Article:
The Philippine authorities must refrain from ‘red-tagging’ human rights defenders and activists, and amend the Anti-Terrorism Act of 2020 to conform with international human rights law and standards, the International Commission of Jurists (ICJ) said in a new legal briefing published today.
In the Philippines, State authorities have branded human rights defenders, labor leaders, public interest lawyers, journalists, political opposition, religious groups and other activists as “terrorists” and/or “communists” without substantial proof of any unlawful conduct, in a practice locally known as ‘red-tagging’.
The legal briefing, Danger in Dissent: Counterterrorism and Human Rights in the Philippines, underscores how this practice often has deadly consequences, with many of those red-tagged by State authorities being subsequently killed or injured by unidentified assailants. There is often no effective investigation and accountability for such killings or any accountability for the red-tagging by government officials.
“National security is never an excuse for violating human rights. The dangerous practice of red-tagging patently violates international human rights law and standards, including the rights to freedom of expression and information, life, liberty and security of the person, fair trial, and freedoms of association and peaceful assembly,” said Daron Tan, ICJ Associate International Legal Adviser.
The legal briefing highlights how the Anti-Terrorism Act of 2020, which may be used to further extend the practice of red-tagging, is incompatible with international human rights law and standards.
For instance, the Act contains an overbroad definition of terrorism, permits potentially unwarranted government surveillance and requests for data, and allows the arrest and detention of any person suspected of committing terrorist acts for up to 24 days without a judicial warrant, among other problematic provisions. Despite these flawed provisions, in December 2021, the Supreme Court of the Philippines upheld the constitutionality of most of the Act, only striking down two provisions of the Act.
The legal briefing also emphasizes the responsibility of social media companies to respect human rights, consistent with the UN Guiding Principles on Business and Human Rights, to the extent that the practice of red-tagging often takes places on social media platforms.
“Social media companies, like Meta, have not taken sufficient steps to counter red-tagging on its platforms that incites discrimination, hostility or violence, in order to prevent or mitigate adverse human rights impacts linked to their operations,” added Tan.
In light of the above concerns, the ICJ recommends that:
- National and local government officials must refrain from labeling human rights defenders as “terrorists”. Any credible accusations of terrorist conduct must be pursued through the rule of law, pursuant cognizable charges, compliance with due process and the right to a fair trial by a competent independent and impartial court;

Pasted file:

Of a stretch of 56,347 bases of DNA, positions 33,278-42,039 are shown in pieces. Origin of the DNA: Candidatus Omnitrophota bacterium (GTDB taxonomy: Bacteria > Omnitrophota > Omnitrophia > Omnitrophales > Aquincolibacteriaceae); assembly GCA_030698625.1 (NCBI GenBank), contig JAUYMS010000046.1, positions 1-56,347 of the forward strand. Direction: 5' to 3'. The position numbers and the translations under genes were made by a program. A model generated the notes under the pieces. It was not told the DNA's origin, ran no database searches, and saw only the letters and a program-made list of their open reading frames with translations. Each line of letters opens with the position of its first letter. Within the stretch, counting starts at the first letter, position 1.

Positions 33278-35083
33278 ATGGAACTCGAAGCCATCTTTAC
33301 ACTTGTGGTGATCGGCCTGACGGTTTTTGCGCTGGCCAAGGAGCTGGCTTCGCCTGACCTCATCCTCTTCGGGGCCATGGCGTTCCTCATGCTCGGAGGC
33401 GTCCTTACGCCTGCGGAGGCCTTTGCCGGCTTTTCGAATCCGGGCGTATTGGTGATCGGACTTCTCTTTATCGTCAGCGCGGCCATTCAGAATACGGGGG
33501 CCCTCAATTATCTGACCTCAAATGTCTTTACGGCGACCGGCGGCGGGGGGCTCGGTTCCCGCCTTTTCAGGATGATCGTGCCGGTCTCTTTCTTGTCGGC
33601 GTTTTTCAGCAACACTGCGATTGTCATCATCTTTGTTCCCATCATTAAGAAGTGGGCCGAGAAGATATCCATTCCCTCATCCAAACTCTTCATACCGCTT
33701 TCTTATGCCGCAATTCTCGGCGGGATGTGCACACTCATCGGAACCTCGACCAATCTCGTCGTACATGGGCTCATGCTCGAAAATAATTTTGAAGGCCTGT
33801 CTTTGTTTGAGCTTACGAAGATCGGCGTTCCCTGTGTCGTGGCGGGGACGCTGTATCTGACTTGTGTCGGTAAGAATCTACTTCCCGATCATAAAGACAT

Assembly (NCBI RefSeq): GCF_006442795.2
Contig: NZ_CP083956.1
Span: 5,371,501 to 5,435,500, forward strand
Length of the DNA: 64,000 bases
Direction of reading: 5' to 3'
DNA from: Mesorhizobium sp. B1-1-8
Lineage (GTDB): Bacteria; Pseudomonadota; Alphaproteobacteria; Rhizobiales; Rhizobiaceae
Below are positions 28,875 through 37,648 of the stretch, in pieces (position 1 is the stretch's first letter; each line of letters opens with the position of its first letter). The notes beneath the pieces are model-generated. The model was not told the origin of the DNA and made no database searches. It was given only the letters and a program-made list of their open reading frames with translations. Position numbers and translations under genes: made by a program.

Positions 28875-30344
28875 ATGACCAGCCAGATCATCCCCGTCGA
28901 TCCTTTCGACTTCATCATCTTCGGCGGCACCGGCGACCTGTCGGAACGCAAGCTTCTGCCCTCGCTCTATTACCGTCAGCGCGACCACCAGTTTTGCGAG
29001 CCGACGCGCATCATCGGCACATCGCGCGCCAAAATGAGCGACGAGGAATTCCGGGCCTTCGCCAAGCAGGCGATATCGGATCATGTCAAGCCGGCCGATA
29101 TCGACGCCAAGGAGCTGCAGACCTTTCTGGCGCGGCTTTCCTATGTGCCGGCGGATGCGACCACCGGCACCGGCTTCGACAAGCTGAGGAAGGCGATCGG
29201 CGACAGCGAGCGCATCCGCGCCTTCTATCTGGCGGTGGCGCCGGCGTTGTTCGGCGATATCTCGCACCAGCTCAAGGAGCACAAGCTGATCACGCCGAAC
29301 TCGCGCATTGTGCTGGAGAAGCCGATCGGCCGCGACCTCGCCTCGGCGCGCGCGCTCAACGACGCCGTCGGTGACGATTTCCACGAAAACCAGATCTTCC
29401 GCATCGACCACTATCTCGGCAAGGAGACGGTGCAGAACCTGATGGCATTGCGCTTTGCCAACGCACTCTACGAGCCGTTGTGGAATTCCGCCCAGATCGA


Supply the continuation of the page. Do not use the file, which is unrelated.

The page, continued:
- The Department of Justice and Office of the Ombudsman should investigate and if warranted prosecute individual government officials who engage in red-tagging in proper administrative and criminal proceedings;
- Congress should amend the Anti-Terrorism Act of 2020 in order to conform with international human rights law and standards pursuant to obligations under the ICCPR; and
- Social media companies should consistently observe their responsibility to respect human rights, consistent with the UN Guiding Principles on Business and Human Rights, including, but not limited to, taking further steps and increasing capacity to address red-tagging on its platforms inciting discrimination, hostility or violence; engaging with civil society before implementing policies impacting human rights; and applying the principles of transparency and due process in the moderation of online content on the platform.
The legal briefing will be launched at a virtual event. The launch will bring together diverse and leading independent voices to speak about the issue of red-tagging in the Philippines and the increasing assault on civic space in the Philippines. The launch will also discuss the significance of the December 2021 judgment of the Supreme Court on the constitutionality of the Anti-Terrorism Act 2020, and its implications for the practice of red-tagging in the Philippines.
The discussion will include as panelists:
- Daron Tan, Associate International Legal Adviser, International Commission of Jurists;
- Professor Theodore O. Te, Regional Coordinator, Free Legal Assistance Group Metro Manila and Assistant Professor, University of the Philippines College of Law; and
- Attorney Maria Kristina C. Conti, Associate, Public Interest Law Center and In-House Counsel, National Union of Peoples’ Lawyers.
The legal briefing is available here. (PDF)
Daron Tan, ICJ Associate International Legal Adviser, email: email@example.comNewsPress releasesPublications